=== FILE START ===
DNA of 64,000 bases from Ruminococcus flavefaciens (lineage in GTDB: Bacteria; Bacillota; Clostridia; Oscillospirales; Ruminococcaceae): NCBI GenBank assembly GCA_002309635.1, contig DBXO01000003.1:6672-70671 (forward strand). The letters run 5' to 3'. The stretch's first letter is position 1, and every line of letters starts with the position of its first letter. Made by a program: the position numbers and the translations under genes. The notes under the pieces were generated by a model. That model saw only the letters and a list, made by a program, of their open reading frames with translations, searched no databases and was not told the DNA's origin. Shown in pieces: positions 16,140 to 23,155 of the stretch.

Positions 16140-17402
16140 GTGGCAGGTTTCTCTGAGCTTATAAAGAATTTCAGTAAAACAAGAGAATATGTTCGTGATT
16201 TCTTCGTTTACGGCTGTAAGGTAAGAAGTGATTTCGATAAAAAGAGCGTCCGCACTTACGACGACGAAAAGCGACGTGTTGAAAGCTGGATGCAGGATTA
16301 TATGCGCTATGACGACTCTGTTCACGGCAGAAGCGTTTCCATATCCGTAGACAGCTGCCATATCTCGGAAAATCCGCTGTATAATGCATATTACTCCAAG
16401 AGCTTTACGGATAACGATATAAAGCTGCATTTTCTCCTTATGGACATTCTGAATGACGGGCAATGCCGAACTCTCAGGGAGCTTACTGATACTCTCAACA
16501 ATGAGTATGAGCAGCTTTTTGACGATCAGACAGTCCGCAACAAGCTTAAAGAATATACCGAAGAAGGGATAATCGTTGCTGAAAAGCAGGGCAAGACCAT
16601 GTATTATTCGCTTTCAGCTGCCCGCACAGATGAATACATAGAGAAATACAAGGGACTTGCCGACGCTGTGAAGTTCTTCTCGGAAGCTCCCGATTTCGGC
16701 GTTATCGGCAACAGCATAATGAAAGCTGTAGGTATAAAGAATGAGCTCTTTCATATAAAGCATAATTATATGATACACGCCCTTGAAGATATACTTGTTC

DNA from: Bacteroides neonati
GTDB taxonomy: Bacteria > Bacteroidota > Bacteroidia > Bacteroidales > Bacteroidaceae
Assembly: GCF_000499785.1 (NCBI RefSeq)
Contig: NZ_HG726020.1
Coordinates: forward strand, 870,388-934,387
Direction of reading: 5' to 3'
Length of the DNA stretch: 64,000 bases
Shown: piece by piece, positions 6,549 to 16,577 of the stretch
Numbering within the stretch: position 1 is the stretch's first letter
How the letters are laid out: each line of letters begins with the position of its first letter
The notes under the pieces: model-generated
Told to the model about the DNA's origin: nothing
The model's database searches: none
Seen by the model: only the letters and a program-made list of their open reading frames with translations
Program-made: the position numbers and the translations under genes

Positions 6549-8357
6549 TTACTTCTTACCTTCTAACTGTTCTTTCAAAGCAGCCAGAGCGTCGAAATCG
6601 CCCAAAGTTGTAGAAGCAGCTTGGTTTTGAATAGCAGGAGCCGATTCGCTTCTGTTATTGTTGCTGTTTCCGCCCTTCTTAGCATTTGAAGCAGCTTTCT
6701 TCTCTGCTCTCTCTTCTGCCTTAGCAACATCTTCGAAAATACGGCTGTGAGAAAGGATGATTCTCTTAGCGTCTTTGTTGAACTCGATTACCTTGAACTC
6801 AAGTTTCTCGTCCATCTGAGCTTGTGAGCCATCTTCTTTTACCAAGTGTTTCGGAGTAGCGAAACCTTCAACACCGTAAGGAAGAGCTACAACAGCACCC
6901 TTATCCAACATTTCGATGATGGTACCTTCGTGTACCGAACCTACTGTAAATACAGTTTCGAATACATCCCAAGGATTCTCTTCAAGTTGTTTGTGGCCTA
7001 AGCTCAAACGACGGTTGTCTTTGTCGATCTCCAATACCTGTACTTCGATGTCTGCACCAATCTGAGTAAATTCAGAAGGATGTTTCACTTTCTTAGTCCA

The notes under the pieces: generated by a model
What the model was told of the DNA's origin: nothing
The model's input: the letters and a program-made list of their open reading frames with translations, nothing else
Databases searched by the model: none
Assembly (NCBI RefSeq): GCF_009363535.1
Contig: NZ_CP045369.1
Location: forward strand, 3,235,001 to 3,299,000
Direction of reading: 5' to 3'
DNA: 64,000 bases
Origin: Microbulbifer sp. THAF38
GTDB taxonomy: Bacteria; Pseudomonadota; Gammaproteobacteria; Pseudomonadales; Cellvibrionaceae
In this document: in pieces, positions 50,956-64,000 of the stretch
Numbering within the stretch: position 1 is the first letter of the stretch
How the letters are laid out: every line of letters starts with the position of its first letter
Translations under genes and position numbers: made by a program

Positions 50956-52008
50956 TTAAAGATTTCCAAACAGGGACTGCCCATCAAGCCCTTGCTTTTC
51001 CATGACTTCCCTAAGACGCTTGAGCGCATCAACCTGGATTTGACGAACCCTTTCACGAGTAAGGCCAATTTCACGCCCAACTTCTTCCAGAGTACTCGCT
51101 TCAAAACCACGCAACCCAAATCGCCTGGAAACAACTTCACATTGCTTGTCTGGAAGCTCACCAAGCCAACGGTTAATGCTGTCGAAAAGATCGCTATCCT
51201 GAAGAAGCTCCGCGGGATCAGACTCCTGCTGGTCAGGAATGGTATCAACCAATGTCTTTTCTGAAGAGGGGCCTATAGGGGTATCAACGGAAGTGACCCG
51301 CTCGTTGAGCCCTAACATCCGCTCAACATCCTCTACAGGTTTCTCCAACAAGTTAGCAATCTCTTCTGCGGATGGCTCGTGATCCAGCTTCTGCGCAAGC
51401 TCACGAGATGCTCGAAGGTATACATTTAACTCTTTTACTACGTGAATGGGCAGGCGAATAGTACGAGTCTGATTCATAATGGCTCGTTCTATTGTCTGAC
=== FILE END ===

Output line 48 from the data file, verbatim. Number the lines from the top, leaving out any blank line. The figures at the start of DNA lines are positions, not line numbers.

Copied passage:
50956 TTAAAGATTTCCAAACAGGGACTGCCCATCAAGCCCTTGCTTTTC